[00:14:15] Now when you mention, reflexes you don’t normally use one one word that to me is critical. My life was changed when in reading Pavolv. He said a word, a thought is the same as any sight, hearing, smell, taste, touch imprint or recording in the brain. A word is a trigger of muscle movement emotional body activity. It’s a reflex. We do not appreciate words and our thinking as triggering off other thoughts, behaviors, emotions in humans. Like dominoes. One thing always leads to another. Absolutely sure and we totally ignore it. We don’t think words count because we think words are somehow metaphysical. You see what I mean and they’re not really treated as the same as an observation or a sound or anything else.

[00:15:07] Well work can be very powerful especially if it’s a slur. If it’s it touches nerve with somebody sometimes it’s true but even little words can can mean a lot. I think we see that in society with the impact on children and bullying little things the study. When we grew up that was just a part of life and I don’t even think we examine that too much.

[00:15:31] I think one of the things that we talked about earlier why it is so hard to to. Why do people have such a hard time focusing because we don’t realize at all the words and thoughts in our heads when we’re young there too at random. So we have too many thoughts going on and every word imprint is connected to another imprint electrically. So when we get too many thoughts going and we have too much electrical current going on and we can’t focus well you see in that sense. So now if we can somehow focus on one thing a book, reading. You see, that helps reduce reciprocally all the other random thinking. And that gives you a much better focusing ability.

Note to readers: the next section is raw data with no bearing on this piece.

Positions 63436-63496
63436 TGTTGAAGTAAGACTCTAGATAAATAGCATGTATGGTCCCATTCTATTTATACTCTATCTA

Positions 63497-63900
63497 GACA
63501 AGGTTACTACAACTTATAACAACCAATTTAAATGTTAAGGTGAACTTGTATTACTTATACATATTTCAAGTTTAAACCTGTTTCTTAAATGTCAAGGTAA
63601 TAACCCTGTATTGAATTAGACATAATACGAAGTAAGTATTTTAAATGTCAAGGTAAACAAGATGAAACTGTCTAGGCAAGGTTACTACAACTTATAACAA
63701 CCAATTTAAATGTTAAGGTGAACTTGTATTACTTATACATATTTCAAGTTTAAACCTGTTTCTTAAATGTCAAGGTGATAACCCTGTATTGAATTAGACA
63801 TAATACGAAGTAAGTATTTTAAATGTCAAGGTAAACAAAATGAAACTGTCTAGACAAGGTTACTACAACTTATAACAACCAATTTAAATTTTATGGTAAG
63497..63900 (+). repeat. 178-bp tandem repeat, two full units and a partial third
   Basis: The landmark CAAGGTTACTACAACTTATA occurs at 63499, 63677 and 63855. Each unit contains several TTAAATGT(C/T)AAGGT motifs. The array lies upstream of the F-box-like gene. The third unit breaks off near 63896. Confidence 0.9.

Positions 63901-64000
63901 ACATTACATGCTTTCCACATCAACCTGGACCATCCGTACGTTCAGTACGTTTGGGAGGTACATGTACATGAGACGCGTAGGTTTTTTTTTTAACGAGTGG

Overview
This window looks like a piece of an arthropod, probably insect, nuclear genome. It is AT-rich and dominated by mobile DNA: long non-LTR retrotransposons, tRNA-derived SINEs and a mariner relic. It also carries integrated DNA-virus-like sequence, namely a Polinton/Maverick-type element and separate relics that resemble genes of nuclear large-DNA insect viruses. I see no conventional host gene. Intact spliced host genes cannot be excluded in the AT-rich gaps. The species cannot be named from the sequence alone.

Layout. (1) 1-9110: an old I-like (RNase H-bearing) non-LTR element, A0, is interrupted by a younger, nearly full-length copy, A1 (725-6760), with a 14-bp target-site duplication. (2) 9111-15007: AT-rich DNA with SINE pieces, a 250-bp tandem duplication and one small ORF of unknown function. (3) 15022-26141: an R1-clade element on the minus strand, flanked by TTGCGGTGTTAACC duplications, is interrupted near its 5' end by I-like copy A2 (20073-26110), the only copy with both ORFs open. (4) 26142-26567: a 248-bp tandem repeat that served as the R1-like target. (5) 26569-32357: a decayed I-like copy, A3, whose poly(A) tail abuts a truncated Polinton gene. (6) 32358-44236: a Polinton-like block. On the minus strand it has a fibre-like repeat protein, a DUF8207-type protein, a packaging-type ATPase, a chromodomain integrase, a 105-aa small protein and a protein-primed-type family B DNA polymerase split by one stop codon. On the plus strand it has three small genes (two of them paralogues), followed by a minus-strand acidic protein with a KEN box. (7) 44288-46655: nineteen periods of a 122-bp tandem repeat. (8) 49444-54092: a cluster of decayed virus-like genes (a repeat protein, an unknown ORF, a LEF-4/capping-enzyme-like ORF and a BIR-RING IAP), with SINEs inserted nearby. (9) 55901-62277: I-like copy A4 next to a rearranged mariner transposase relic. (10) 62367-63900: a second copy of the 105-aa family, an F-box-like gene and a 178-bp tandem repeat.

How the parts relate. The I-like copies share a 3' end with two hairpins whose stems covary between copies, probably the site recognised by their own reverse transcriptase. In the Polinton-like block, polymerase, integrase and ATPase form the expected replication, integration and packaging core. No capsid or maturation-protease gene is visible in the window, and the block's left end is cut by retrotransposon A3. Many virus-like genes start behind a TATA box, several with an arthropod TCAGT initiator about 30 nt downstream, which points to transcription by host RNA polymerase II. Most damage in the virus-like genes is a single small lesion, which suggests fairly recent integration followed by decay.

[00:16:09] What do you think of multitasking when you see somebody that’s doing a bunch of things at once and they think they’re getting ahead and they’re getting more work done. What is the reality of that in your opinion?

[00:16:21] I think it’s very inefficient from a brain point of view. Brain energy point of view. I’ll give you a cute story. You’ll see that I always remember and I do repeat to certain patients that I would always say well you know if they had the diagnosis at the time I probably had ADD you know until I could learn how to reduce that more with the reading.

[00:16:40] My mother used to always say oh my my little Johnny is so bright you know he could eat, listen to the radio, watch TV, carry on a conversation with two people simultaneous and I would hear that so many times as she was telling that to other people. Being proud of her son. and that now I look back and say thank God I survived that because that is grossly inefficient.